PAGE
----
Saturday, February 22, 2014

I/D#1: Unit N: Concept: 7: How Do SRT and UC relate?

Inquiry Activity Summary


  1. The 30­° Triangle 
(http://www.gradeamathhelp.com/image-files/30-60-90-triangle.jpg)








         
     
                Before we begin to solve the special right triangle section of the unit circle, we must first follow the special right triangle rules as shown in the first picture. For this triangle, we start from the 30° angle and move from there. So the hypotenuse will stay the same as the 2 value, but the side opposite from our angle will be the 1 value because that is what is next to the x in our rule and the side that will be horizontal will have a set radical 3 value. We will also pretend the triangle is on a coordinate grid where the horizontal side is basically the y value and the vertical side is the x while the hypotenuse will take the radius value.
              Now we can solve for this special right triangle with the parameters given. Since we are solving for a section of a unit circle, the radius always has to be one so there is one value given. To get to the value, we must divide the hypotenuse by 2 and do the same for each side. The y value becomes 1/2 and the x value becomes radical 3 over 2. The coordinates are easy to plot if you are still imagining a coordinate grid and are shown next to the corners of the triangle, with our origin starting at the 30°. 


   2. The 45° Triangle

(http://www.gradeamathhelp.com/image-files/45-45-90-triangle.jpg)







           

                 What we did previously will now be used to solve for this triangle. Now we have a 45 45 90 right triangle and we are starting from one of the 45° angles. Use the new set of special right triangle rule for this triangle and now we have to divide the hypotenuse by radical 2 to get our desired one value. Do that division for each side and now You have your x and y values as labelled in the right picture. Remember you cannot have a radical in the denominator so make sure you multiply by a radical over radical value to get rid of that radical. This time the ordered pairs are circled a midst all the work that is shown.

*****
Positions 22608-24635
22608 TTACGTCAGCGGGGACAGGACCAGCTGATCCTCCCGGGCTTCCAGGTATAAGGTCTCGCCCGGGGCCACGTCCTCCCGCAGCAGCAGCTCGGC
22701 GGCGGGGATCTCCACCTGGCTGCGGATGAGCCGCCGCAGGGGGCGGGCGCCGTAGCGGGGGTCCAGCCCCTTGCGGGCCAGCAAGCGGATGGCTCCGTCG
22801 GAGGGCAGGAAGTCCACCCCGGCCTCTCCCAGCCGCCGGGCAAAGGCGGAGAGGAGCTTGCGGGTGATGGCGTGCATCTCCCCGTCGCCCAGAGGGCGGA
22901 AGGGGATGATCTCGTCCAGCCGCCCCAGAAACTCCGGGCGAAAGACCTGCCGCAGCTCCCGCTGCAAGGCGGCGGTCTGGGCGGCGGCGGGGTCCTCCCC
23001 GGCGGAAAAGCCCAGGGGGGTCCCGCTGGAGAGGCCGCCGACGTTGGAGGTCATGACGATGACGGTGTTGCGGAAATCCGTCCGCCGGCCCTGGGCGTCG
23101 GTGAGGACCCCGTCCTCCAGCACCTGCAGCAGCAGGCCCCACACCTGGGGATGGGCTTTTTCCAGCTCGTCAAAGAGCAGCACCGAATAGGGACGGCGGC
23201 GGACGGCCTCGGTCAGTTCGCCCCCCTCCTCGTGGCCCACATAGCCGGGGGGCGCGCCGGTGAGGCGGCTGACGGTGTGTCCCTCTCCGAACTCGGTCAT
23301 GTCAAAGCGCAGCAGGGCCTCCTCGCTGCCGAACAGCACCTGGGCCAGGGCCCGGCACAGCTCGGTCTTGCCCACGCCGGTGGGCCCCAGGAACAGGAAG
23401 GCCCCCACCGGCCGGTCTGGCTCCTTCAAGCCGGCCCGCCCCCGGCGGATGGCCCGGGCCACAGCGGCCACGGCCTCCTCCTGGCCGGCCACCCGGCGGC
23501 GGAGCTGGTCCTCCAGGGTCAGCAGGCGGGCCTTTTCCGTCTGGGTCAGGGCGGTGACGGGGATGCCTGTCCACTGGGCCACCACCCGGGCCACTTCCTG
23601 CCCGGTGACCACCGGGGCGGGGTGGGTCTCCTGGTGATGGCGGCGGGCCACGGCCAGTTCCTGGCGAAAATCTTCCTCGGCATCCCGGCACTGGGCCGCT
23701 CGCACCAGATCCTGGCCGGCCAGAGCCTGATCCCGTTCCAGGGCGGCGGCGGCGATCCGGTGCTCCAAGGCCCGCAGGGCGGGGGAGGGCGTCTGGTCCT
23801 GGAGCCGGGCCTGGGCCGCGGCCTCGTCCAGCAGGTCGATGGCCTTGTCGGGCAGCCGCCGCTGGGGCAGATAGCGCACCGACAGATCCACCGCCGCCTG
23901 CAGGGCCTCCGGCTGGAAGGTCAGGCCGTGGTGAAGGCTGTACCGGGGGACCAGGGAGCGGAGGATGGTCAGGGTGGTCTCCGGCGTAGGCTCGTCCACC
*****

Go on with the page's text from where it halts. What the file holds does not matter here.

3. The 60° Triangle


(http://www.gradeamathhelp.com/image-files/30-60-90-triangle.jpg)


              Truth be told the resourceful learner would just use the values solved for in the 30° triangle and switch them accordingly. But an explanation will be provided for the slower learners in the crowd. We use the same rule for our 60° triangle as the first one because it is apart of the same 30,60,90 triangle, and we still divide the hypotenuse by 2 to get our desired 1 value and do the same thing for the other sides. But now we must switch the x and y values we had because the angle we are starting from is different. We must also pay careful attention to our coordinates because our values have been switched. The coordinates are circled again and the x and y values have been changed so make sure you read carefully.

 4. How does this help you derive the unit circle

        This triangle activity helped me figure out why the coordinates change as I go through a unit circle. It makes perfect sense now that I look at it, the unit circle is just composed of a bunch of triangles. The coordinate we care about is the one that is connected to the y value and the hypotenuse, that is where I figured out why we have such crazy numbers like radical 3 over 2. It also helps me remember what coordinates go where for the unit circle because now I look at the unit circle like a grid where the radius is always 1. Here is a picture I found that better illustrates the idea that these triangles fit in the unit circle. 
(http://upload.wikimedia.org/wikipedia/commons/thumb/9/94/Special_right_triangles_for_trig.svg/220px-Special_right_triangles_for_trig.svg.png)

 5. What quadrant does the triangle drawn in this activity lie in?  How do the values change if you draw the triangles in Quadrant II, III, or IV?  Re-draw the three triangles, but this time put one of the triangles in Quadrant II, one in Quadrant III, and one in Quadrant IV.  Label them as you did in the activity and describe the changes that occur.

The triangles drawn in this activity belong in quadrant I because we start from the origin and go right on the x axis and our triangle points upwards into quadrant I. The values change signs whenever we move them into other quadrants, but as long as we keep the same angle, the values will stay the same. For example the x and y value will be negative in quadrant III and only the y value will be negative in quadrant IV. Lets draw a each angle in a different spot to see these differences.